Catching up on online reading after some self imposed offline holiday time I was just reading about the latest US retailer to be plundered for customer personal and card data. For those who also missed it, between November 27 and December 15 customer names,
credit and debit card numbers, card expiration dates and magstripe data were stolen from about 40 million credit and debit cards used at Target stores.
It's the second biggest theft of card account data in US history, behind the 2005 targeting of TJX Co retailers. And it came at an interesting time because I've just finished reading the excellent book Kingpin: How One Hacker Took Over the Billion Dollar
Cyber Crime Underground, by Kevin Poulsen. It focuses mainly on the journey of one-time white hat hacker Max Butler as he donned a black hat and took over and rolled numerous competitors into his Carders Market forum before he and other card scammers were
taken down by an FBI investigation in 2007. But it also touches on the main perpetrator of the TJX attack, Alberto Gonzalez, a one time FBI informant who went back into business in 2005 linking wih other US and Ukrainian hackers and carders to perpetrate
the TJX and other retailer and card processor breaches.
It's relevant to the Target breach because in both cases encrypted PIN data was stolen by the hackers. In the numerous breaches Gonzalez was involved with he had some accomplices cracking Wi-Fi and POS terminals and servers, and another hacker to whom he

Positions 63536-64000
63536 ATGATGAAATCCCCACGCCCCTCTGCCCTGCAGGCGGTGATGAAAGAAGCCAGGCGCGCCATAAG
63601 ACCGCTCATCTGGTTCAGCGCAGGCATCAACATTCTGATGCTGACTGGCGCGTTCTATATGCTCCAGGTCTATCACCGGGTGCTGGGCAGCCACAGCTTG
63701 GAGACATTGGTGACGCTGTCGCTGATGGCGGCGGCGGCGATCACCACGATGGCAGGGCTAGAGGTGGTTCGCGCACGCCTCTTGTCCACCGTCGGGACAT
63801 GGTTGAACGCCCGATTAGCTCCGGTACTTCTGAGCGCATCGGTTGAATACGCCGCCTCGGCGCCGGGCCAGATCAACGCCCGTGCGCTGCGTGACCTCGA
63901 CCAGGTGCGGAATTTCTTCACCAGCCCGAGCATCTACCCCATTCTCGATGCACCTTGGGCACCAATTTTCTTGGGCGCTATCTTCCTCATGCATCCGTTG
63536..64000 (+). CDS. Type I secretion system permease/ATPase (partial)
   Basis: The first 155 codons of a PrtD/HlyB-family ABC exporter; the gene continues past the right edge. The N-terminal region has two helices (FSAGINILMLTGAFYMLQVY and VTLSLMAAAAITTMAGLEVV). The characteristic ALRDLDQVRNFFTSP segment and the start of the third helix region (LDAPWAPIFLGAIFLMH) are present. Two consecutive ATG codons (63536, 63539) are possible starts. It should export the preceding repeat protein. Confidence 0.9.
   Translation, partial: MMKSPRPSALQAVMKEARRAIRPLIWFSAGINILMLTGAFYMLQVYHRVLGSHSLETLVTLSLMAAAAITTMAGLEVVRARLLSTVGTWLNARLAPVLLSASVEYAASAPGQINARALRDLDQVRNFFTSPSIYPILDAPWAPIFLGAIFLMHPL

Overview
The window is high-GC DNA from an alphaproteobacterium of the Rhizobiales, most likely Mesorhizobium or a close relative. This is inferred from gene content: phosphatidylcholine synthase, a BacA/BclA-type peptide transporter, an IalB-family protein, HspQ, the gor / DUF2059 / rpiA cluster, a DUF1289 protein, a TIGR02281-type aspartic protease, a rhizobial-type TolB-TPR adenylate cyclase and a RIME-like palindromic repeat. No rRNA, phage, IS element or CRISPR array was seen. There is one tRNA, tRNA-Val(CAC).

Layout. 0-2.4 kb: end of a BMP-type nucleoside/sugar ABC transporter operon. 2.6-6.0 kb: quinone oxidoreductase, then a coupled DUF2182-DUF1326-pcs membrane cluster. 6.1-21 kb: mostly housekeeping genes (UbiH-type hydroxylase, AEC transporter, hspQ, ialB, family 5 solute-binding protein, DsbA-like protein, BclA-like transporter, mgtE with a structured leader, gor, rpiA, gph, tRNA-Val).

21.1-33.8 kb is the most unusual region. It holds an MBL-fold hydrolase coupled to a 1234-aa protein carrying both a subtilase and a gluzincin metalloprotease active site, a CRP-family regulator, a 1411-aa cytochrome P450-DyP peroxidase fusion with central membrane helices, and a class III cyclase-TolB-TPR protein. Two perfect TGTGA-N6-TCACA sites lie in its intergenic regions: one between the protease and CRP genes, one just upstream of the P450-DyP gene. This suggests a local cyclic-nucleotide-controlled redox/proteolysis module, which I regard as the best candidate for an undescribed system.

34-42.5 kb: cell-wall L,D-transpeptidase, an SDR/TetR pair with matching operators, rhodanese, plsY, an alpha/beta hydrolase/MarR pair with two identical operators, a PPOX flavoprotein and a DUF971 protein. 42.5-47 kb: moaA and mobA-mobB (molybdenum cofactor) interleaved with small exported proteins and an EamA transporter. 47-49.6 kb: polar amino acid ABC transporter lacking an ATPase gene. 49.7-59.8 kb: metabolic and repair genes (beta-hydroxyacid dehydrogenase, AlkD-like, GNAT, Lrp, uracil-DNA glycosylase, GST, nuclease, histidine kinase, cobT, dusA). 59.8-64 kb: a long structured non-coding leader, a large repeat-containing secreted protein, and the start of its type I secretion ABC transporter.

turned for decrypting the PIN codes.
In the initial reporting about the Target breach, there was no mention of debit card PINs being stolen. But in later reports Target said that PIN data had also been compromised, but that the PIN information was fully encrypted (Triple DES) at the keypad,
remained encrypted within their system, and remained encrypted when it was removed from their systems.
Of course, communications have also gone out widely to the public and consumers who might have been compromised that they should change their PINs anyway. But speculation abides on many online security blogs (Matthew
Green has a good discussion here ) about the means with which the PINs were taken, from what part of the payment chain, and whether -- despite Target's proclamations -- the attackers also got hold of some encryption keys.
I guess we'll find out if customer losses start coming to light, or if the credit card companies start preparing a lawsuit against Target similar to the one they served against Fifth Third Bancorp and TJX.